“This is a wonderful salsa recipe. One of my relatives gave it to me, and I’ve been making it for a couple of years now,” said Dodd. She stays busy all summer turning juicy, ripe tomatoes into jars of salsa “that tastes as good as what you get at Mexican restaurants,” she said.

“I try to put some away for the wintertime, when it’s so hard to find good tomatoes,” she said. “But I have to put up a lot of it, because my kids don’t can, and I give some to them. And I use it in meatloaf and other things, too.”

Garden Salsa

1 gallon tomatoes, peeled and cut up
11/2 cups onions, diced
2 cups hot peppers, chopped
2 cups bell peppers, chopped
1/4 cup canning salt
3/4 cup sugar
3 6-ounce cans tomato paste

Put the tomatoes, onions, peppers salt and sugar in a large, Dutch-oven type pot and cook for one hour. After an hour, add three 6-ounce cans tomato paste and cook for 15 minutes more, stirring often. Put in jars and follow water bath canning directions. She prefers “to water bath almost everything to prevent it from getting dark on top.”

Marilyn Champion of Falkville said she has sold more canned goods than usual this summer at her booth at the Decatur-Morgan County Farmer’s Market.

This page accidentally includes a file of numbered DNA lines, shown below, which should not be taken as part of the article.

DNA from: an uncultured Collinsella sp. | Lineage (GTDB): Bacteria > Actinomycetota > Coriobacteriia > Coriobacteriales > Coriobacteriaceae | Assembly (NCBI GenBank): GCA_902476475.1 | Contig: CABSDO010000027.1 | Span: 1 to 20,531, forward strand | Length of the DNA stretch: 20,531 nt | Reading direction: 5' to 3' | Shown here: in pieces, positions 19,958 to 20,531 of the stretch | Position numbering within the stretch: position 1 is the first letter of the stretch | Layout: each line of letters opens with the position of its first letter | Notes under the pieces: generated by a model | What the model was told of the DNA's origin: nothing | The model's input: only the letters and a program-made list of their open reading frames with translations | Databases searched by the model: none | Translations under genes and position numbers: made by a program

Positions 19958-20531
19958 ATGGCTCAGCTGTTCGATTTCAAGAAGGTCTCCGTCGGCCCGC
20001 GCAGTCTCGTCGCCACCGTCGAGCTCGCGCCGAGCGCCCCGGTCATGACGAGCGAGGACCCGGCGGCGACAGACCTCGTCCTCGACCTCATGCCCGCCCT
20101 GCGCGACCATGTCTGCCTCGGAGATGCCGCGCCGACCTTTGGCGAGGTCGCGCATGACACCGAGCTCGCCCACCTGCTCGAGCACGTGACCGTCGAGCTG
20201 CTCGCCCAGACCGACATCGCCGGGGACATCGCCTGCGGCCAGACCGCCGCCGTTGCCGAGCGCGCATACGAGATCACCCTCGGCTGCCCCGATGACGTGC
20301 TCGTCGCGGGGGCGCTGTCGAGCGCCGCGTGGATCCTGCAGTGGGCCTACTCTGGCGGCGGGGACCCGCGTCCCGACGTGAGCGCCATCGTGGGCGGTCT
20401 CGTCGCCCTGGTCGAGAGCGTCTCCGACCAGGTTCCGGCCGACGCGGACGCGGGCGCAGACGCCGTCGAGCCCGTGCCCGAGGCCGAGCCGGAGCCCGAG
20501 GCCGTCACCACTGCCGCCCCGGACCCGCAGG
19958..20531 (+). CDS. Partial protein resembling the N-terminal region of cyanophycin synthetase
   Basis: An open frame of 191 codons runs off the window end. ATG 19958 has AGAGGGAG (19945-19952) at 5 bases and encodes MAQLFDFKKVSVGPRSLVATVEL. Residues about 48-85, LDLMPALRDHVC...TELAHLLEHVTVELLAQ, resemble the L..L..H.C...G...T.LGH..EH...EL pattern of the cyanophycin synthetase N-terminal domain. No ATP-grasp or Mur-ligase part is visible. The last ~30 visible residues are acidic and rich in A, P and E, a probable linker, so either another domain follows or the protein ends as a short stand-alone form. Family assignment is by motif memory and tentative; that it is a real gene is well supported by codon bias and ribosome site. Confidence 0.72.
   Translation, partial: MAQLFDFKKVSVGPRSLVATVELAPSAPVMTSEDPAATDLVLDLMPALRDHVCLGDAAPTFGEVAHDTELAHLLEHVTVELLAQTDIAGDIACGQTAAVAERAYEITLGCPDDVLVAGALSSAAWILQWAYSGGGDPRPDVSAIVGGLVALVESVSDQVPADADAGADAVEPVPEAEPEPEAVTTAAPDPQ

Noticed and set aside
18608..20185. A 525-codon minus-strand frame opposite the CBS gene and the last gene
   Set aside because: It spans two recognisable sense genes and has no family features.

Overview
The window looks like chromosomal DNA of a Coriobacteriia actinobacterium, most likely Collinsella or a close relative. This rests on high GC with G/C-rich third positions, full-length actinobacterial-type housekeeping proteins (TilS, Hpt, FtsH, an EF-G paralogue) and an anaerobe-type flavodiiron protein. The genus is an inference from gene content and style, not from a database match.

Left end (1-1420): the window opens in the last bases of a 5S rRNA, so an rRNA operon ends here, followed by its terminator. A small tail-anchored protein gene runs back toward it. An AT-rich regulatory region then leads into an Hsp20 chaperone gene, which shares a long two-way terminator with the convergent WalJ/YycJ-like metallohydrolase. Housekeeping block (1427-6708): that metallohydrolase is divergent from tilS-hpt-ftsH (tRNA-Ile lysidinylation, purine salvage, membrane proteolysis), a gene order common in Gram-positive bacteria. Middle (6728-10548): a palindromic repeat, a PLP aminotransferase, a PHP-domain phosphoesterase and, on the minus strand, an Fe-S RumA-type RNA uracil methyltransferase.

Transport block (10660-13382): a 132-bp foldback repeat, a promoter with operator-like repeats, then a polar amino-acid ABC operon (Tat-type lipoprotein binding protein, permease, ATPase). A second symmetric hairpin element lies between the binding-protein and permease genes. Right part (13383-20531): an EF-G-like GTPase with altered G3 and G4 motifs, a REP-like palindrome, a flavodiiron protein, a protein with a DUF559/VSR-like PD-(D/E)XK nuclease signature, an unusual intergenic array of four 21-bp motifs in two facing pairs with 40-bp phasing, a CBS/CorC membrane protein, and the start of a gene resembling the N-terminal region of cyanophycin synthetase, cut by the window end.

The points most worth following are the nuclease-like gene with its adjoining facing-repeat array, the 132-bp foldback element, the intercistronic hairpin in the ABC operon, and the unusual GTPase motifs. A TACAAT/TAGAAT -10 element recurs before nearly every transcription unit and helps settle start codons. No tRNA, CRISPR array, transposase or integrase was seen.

“I think some people got hooked, because they’re buying it by the case,” she said, surveying her canning jars of squash pickles, tomato relish, soup mix and jams.

Her secret to tasty squash pickles?

“I used a recipe that didn’t call for turmeric, but I added some and I think it gives them a good flavor and makes them look prettier in the jar, too,” said Champion. She also adds turmeric to her squash relish.

“I was going to enter some jars in the fair last year but didn’t get around to it,” she said. She may try to take some canned items to the fairgrounds Sunday or Tuesday.

“I just pulled the last of the Concord grapes from the field and have them in the refrigerator, so I can make some more grape jelly,” said Champion.

She still has strawberries picked during a May bumper crop in double-lock plastic bags in her freezer, too, which she regularly uses to make no-cook Strawberry Freezer Jam.

“All I have to do is thaw out the strawberries,” she said. After following the directions on the box of Sure Gel or another fruit jell pectin, she fills her jars and keeps them in the freezer (a jar to be eaten in the next few days can go in the refrigerator).

Strawberry Freezer Jam

2 cups crushed strawberries
2 tablespoons lemon juice
4 cups sugar
3/4 cup water
13/4-ounce package of Ball Natural Fruit Jell Pectin

Remove caps from 1 quart of fresh strawberries. Crush berries one layer at a time (do not use a food processor, blender or food mill).

Combine prepared fruit, lemon juice and sugar (do not alter the amount of sugar or use sugar substitutes in this recipe, because the exact amount is necessary for a good gel.) Mix thoroughly and let stand 10 minutes. Combine water and 13/4-ounce package of Ball Natural Fruit Jell Pectin in a small saucepan. Boil hard for 1 minute, stirring constantly. Add pectin mixture to fruit and stir for three minutes.